Structured Distributions of Gas and Solids in Protoplanetary Disks
Recent spatially-resolved observations of protoplanetary disks revealed a plethora of substructures, including concentric rings and gaps, inner cavities, misalignments, spiral arms, and azimuthal asymmetries. This is the major breakthrough in studies of protoplanetary disks since Protostars and Planets VI and is reshaping the field of planet formation. However, while the capability of imaging substructures in protoplanetary disks has been steadily improving, the origin of many substructures are still largely debated. The structured distributions of gas and solids in protoplanetary disks likely reflect the outcome of physical processes at work, including the formation of planets. Yet, the diverse properties among the observed protoplanetary disk population, for example, the number and radial location of rings and gaps in the dust distribution, suggest that the controlling process may differ between disks and/or the outcome may be sensitive to stellar or disk properties. In this review, we (1) summarize the existing observations of protoplanetary disk substructures collected from the literature; (2) provide a comprehensive theoretical review of various processes proposed to explain observed protoplanetary disk substructures; (3) compare current theoretical predictions with existing observations and highlight future research directions to distinguish between different origins; and (4) discuss implications of state-of-the-art protoplanetary disk observations to protoplanetary disk and planet formation theory.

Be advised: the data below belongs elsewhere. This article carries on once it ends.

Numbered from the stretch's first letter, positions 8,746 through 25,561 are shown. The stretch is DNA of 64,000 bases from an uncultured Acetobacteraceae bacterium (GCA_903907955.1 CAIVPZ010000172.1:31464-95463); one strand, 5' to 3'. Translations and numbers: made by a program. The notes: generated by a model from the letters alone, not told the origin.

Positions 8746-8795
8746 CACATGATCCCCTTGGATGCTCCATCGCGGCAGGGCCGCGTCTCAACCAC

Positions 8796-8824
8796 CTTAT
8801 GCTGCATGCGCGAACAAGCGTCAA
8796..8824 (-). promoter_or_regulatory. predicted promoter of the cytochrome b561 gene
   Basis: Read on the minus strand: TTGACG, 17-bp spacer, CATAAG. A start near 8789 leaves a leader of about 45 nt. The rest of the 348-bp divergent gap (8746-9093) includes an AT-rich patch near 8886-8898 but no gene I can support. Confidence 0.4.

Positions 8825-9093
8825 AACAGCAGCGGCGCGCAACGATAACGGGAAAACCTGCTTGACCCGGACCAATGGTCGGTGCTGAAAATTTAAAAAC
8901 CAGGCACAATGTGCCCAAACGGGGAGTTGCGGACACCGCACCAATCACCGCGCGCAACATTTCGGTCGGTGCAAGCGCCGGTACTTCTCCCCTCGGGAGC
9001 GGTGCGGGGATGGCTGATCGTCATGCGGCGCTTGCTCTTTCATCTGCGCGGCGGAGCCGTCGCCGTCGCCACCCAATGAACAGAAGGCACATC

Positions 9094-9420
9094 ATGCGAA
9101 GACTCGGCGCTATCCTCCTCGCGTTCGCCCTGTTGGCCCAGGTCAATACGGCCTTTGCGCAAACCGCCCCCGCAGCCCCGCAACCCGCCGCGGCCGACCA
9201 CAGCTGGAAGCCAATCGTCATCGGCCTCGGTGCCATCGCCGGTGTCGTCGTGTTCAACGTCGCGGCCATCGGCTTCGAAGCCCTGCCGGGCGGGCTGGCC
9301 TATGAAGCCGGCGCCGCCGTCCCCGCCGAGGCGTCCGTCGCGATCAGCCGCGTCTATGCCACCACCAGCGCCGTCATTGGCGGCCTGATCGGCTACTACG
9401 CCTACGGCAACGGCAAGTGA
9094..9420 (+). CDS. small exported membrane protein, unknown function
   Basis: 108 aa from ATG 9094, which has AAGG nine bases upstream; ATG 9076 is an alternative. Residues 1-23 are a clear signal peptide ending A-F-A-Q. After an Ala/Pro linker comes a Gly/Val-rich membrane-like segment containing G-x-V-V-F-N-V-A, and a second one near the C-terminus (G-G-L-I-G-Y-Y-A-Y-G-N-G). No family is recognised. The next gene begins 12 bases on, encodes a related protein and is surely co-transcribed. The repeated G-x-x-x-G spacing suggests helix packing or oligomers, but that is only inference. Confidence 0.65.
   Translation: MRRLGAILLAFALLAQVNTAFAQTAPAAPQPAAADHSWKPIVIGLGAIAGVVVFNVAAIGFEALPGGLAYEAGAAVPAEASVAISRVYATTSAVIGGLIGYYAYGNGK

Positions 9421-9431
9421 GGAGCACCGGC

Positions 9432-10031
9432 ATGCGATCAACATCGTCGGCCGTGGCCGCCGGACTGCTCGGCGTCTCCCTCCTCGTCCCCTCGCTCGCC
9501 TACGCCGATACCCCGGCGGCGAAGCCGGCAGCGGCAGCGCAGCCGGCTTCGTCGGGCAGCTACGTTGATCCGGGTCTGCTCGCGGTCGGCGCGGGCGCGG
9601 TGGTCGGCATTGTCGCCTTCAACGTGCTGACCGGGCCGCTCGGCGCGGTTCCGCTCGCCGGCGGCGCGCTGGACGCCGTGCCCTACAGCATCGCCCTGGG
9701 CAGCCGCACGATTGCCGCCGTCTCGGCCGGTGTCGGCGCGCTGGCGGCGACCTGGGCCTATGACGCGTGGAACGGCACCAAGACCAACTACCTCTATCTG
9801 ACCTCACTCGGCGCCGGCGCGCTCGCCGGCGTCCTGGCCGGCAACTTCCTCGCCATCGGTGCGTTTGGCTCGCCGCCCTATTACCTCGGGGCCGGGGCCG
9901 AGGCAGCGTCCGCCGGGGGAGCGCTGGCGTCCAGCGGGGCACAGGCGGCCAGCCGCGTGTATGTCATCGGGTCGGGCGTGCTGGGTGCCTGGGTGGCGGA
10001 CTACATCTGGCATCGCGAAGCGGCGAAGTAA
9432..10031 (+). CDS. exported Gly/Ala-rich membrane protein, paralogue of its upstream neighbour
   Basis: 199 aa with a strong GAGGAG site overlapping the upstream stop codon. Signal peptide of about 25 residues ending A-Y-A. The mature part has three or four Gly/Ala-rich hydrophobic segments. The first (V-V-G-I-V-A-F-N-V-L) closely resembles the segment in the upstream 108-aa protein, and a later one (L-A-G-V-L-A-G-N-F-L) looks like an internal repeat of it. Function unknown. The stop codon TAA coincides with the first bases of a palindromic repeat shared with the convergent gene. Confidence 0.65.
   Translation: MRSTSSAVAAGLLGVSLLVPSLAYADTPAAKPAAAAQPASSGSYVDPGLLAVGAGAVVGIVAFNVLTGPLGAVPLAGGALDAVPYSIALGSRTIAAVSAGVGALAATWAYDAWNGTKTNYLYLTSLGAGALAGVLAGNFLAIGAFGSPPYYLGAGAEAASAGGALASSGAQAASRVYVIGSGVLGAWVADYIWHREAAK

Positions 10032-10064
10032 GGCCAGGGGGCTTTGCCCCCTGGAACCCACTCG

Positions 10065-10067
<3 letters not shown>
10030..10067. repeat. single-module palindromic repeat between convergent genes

- Pub Date:
- October 2022
- Astrophysics - Earth and Planetary Astrophysics;
- Astrophysics - Solar and Stellar Astrophysics
- Review Chapter for Protostars and Planets VII, Editors: Shu-ichiro Inutsuka, Yuri Aikawa, Takayuki Muto, Kengo Tomida, and Motohide Tamura. 43 pages, 7 figures, 4 tables, two incorrect citations are fixed from v1, electronic version of Tables 1 - 3 are available at http://ppvii.org/chapter/12/